The following is PhD Candidate/Spanish TA, Edith Beltran’s, reflection on the November 20th teleconfernece with the University of Chicago’s Aurturo Cano and Benjamin Lessing on the events in Ayotzinapa, Mexico
On November 20, 2014, the University of Chicago hosted a teleconference moderated by Latin America(n) Matters and led by Arturo Cano, journalist of Mexican newspaper La Jornada and Benjamin Lessing, Assistant Professor of the University of Chicago, for a discussion about the events in Ayotzinapa, Mexico. It was attended by several UW-Madison graduate students and faculty.
On September 26, 2014 in Ayotzinapa, state police shot at three buses full of rural students and teachers, killing 3 students and 3 people passing by. The police then took the buses kidnapping 43 students. The next day, the body of one of the students, Julio César Mondragón Fuentes, was thrown in the middle of a busy street. His face and eyes had been torn out.
Today, December 5, 2014, 71 days later, the 43 students are still missing.
Arturo Cano and Benjamin Lessing discussion was centered on the collusion of the Mexican State in the disappearances of the students. There have been many irregularities in the process. Arturo Cano pointed out one of them: the landfill where the authorities claimed the 43 students were burned on September 26 has been tampered with. The photographs from October 26-28 do not show the evidence of the remains of the huge pyre considered necessary to burn so many people; however these marks are clear by the pictures taken after November 10.
The question asked was why would the authorities do this?
The Mexican people need international help in pressuring the Mexican government to find the disappeared men, women, and children; to stop the assassinations of innocent people; and not to crack down peaceful protests. Officially, there are 22,433 people who have disappeared in 2014 and Ayotzinapa is far from a unique event. This affects not only Mexico, but US citizens as well. Between January and June of 2014, nearly 70 kidnappings of U.S. citizens were reported to the U.S. Embassy and consulates in Mexico.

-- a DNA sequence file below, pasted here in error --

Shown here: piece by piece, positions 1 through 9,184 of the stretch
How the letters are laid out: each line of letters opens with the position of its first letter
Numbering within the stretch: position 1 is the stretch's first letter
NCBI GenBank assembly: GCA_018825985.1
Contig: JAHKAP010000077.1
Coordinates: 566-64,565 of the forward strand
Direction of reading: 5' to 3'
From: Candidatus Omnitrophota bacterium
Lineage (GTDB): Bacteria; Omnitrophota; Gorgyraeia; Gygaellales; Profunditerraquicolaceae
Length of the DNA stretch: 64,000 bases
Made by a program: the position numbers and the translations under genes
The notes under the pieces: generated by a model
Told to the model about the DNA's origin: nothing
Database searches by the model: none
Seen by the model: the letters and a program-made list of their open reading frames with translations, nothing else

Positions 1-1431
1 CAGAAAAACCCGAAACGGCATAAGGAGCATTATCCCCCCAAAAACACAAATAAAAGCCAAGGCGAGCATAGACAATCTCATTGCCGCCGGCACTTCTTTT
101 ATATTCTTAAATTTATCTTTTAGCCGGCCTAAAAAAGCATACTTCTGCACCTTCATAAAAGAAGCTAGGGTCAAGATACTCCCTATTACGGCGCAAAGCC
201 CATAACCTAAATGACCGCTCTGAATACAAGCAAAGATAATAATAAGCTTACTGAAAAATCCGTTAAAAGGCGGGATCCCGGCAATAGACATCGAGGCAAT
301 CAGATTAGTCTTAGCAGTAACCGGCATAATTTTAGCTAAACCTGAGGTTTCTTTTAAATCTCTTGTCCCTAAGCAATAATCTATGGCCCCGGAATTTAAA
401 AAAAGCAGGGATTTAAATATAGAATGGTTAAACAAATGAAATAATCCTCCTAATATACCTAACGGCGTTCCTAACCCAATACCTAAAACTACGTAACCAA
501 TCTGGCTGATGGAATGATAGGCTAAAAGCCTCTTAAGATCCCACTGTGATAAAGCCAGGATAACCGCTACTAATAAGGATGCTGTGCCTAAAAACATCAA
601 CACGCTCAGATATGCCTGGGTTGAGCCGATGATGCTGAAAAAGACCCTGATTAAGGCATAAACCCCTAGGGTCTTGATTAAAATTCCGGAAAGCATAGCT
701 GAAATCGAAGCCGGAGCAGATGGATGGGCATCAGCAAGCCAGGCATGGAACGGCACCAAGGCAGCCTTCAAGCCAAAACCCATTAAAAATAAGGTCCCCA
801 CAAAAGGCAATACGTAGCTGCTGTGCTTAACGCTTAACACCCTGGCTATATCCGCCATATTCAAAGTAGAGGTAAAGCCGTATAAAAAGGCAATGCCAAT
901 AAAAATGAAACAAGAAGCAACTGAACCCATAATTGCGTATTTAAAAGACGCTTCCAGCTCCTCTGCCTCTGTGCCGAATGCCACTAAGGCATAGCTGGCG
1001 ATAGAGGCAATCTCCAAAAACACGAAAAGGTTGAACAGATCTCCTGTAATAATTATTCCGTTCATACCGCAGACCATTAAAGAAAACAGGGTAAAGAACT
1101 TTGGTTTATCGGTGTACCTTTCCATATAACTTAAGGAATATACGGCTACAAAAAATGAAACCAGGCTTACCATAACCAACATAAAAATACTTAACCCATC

According to official statements: there have been 57,899 murders related to the Drug War during Peña Nieto’s administration (December 2012 to August 2014). This number does not include any of the open graves nor the disappeared.
As a result of this discussion on November 20, we have decided to form a Student Organization, AXOLOTE [a.xo.lo.te] Group of Mexican Students and Friends. Axolote will be an organization responsible for the planning of activities related to raising awareness and bring visibility and support to the socio-political situation of current Mexican issues. The mission is to promote cultural and social awareness of Human Rights violations and sponsor International support amongst the entire student body, faculty, and staff of our university. On campus, we aim to raise awareness, hold events, and take action to end violations of human rights.
AXOLOTE is a multicultural student group. Anybody and everybody is welcome to become a member, however 75% of the members will always be UW-Madison students and LACIS graduate students will be strongly encouraged to be officers.
If you would like to participate, or have ideas for projects, we are looking for you! Please email Nora Díaz (firstname.lastname@example.org), Adela Cedillo (email@example.com), or Denise Castillo (firstname.lastname@example.org) if you want to be involved.
They took them alive, we want them back alive
The names of the missing students are the following:
- Abel García Hernández 22. Jorge Álvarez Nava
- Abelardo Vázquez Periten 23. Jorge Aníbal Cruz Mendoza
- Adán Abrajan de la Cruz 24. Jorge Antonio Tizapa Legideño
- Alexander Mora Venancio 25. Jorge Luis González Parral
- Antonio Santana Maestro 26. José Ángel Campos Cantor
- Benjamín Ascencio Bautista 27. José Ángel Navarrete González
- Carlos Iván Ramírez Villarreal 28. José Eduardo Bartolo Tlatempa
- Carlos Lorenzo Hernández Muñoz 29. José Luis Luna Torres
- César Manuel González Hernández 30. Joshvani Guerrero de la Cruz
- Christian Alfonso Rodríguez Telumbre 31. Julio César López Patolzin
- Christian Tomas Colon Garnica 32. Julio César Ramírez Nava
- Cutberto Ortiz Ramos 33. Leonel Castro Abarca
- Dorian González Parral 34. Luis Ángel Abarca Carrillo
- Emiliano Alen Gaspar de la Cruz 35. Luis Ángel Francisco Arzola
- Everardo Rodríguez Bello 36. Magdaleno Rubén Lauro Villegas
- Felipe Arnulfo Rosas 37. Marcial Pablo Baranda
- Giovanni Galindes Guerrero 38. Marco Antonio Gómez Molina
- Israel Caballero Sánchez 39. Martín Getsemany Sánchez García
- Israel Jacinto Lugardo 40. Mauricio Ortega Valerio
- Jesús Jovany Rodríguez Tlatempa 41. Miguel Ángel Hernández Martínez
- Jonas Trujillo González 42. Miguel Ángel Mendoza Zacarías 43. Saúl Bruno García